Your dream car and the car that you can realistically afford can be two totally different things. If you are paying cash, then your car choice may not be a complicated one. However, if financing is your only option then how to determine what you can afford for a car becomes a crucial undertaking.
Ideally, you should go for a car whose monthly payments do not exceed what your income can handle. Your calculations also have to factor in the extra costs that go into buying a car as well as the operational expenses that you will encounter on a daily basis.
What’s an affordable car? How do you go about the calculations? Let’s find out.
Breaking Down your Car Budget
Apart from the price listed on a car, there are other costs that you should consider. These are expenses that you find out on your own and plan for; the car salesman won’t reveal them to you!
Up-sells and Cross-sells: The dealer will try to increase the displayed price, a strategy known as upselling. You will be enticed with features like extra body kits, chrome wheels, warranties, etc. Another common trick is being led to buy a different and more expensive brand or model; cross-selling. Avoid these extra costs by sticking to your first choice.
Dealership Fees: There will be registration fees, sales tax, and documentation fees. These are for you to bargain with the dealership. Such fees can drive the price up by around 10%.
Ownership Expenses: Once you own the car, other expenses start: insurance, maintenance, repairs, annual registration fees, depreciation and the like.
Gas is another major ownership expense that most people neglect to factor when making a purchase. Let’s use a Toyota Prius, a favorite for first-time owners as an example; it goes for around $20k plus a possible 5k to cover the other costs.
The car consumes about 44 miles per gallon. Data from Federal Highway Administration show that on average a driver covers 13,476 miles per year. This translates to around $907 per year at $2.96 per gallon (13,476 miles x $2.96 / 44 mpg).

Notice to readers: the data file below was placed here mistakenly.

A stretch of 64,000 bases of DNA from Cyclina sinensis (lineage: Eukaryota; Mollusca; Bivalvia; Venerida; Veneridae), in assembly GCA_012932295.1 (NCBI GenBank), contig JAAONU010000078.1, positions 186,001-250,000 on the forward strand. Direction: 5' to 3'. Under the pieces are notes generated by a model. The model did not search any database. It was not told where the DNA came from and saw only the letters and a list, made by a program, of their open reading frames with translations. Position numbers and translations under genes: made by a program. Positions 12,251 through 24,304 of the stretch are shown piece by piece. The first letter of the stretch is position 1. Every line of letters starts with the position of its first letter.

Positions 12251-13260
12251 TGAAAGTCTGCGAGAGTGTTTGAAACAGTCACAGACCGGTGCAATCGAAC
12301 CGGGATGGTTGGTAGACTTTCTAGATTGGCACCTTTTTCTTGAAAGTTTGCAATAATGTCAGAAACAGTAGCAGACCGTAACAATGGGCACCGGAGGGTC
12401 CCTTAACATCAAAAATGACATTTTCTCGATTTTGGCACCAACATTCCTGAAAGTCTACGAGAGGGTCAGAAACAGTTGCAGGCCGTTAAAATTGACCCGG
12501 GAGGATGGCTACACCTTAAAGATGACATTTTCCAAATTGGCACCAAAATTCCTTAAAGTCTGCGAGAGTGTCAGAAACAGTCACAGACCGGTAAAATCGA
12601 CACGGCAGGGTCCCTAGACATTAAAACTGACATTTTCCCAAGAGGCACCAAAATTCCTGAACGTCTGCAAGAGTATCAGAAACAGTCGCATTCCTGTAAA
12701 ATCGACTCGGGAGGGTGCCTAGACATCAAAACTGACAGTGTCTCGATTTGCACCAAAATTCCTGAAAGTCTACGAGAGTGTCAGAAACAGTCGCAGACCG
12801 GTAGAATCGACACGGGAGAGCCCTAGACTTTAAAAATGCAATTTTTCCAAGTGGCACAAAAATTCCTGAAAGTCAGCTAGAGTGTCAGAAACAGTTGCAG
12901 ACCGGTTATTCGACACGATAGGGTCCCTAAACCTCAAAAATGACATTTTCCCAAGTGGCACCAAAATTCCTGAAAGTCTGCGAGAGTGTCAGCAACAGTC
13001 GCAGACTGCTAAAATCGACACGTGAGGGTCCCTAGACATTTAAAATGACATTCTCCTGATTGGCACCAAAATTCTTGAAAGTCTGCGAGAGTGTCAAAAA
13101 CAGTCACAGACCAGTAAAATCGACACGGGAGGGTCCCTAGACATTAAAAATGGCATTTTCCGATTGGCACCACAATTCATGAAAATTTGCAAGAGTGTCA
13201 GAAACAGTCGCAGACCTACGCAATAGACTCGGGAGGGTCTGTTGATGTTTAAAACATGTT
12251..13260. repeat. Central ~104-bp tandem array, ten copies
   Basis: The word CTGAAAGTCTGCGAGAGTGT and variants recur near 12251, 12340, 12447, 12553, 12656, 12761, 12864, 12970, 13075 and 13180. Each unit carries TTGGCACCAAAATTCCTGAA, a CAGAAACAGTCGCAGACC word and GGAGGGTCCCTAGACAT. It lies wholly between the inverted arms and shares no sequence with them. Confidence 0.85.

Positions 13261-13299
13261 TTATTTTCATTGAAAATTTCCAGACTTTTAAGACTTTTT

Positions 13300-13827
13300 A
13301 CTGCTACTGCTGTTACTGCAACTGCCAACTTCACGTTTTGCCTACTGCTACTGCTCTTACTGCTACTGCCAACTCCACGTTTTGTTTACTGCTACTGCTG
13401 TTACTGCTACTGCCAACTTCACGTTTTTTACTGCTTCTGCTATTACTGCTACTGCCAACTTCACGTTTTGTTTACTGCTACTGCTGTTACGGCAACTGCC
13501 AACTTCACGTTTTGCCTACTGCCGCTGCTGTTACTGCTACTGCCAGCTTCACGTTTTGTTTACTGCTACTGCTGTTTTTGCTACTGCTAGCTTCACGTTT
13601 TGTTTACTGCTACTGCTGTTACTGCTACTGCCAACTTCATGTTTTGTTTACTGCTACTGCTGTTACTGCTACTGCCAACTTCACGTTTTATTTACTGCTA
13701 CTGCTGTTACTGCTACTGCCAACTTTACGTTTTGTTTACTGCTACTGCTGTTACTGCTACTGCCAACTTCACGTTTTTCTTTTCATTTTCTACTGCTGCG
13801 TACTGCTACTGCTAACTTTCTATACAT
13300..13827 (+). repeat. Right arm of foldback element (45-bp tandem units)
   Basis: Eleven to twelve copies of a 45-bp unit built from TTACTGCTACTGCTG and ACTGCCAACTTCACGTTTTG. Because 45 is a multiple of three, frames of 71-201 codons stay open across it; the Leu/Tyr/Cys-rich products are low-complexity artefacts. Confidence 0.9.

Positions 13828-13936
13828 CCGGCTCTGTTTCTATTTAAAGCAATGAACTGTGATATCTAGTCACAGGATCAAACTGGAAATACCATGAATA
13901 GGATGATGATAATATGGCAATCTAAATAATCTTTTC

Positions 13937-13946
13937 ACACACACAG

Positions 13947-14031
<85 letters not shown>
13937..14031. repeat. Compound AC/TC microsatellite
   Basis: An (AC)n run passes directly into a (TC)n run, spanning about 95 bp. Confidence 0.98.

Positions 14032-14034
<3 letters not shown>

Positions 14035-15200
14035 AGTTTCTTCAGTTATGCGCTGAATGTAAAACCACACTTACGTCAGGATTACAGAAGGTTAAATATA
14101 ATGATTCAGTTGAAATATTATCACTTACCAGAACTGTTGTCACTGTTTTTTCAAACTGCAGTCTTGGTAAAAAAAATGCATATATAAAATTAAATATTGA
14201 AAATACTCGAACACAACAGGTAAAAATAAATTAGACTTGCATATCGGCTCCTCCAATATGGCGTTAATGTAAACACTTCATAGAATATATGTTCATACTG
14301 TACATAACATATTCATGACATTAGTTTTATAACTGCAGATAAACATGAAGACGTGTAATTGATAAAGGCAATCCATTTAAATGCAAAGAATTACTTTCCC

True Cost of Owning a Car
After you have calculated the expected cost of the car you are looking for (plus the extra costs), your budget starts to take shape. Using the above example, you are looking at around $25,000 for a new car with a 5-year (60months) car loan. However, for the true cost of owning you need to factor gas expenses for the loan duration;
True cost of owning = Purchase + Other costs + Gas = $20,000 + $5000 + ($907 x 5) = $29,535
Can your Income Sustain the Monthly Payments?
With car financing, you will be repaying the loan on a monthly basis. So what’s the optimal percent of your monthly income that should go to the car? There is no specific answer to this since budgeting depends on your priorities.
Most experts, however, recommend that transportation should cost 10-15% of your net pay. This follows a 50/30/20 rule where 50% of your income goes to living needs, 30% to flexible spending and 20% to investments and other long-term financial goals. Your car is included in the ‘living needs’ category with the remainder of the 50% going to mortgage and utilities.
It’s upon you to ensure that your car loan repayments fall within the 10-15% range. For the Prius, the monthly cost will be around $493 (the total cost of owning/ 60 months). Hence your take-home pay should be at least $3290 for you to afford this car.
Monthly income= $493 x 100/15 = $3290 (assuming 15% of your pay is the car budget)
Before you walk into a car dealership, do your homework on all the costs that will go into owning a car: Make use of free online calculators to get a rough idea of which car you can afford and understand all costs that may come with other deals like trade-ins. Lastly, negotiate your car loan for cheap rates, keep in mind that a longer loan term could mean a lower resale value by the time you have paid off the loan due to depreciation.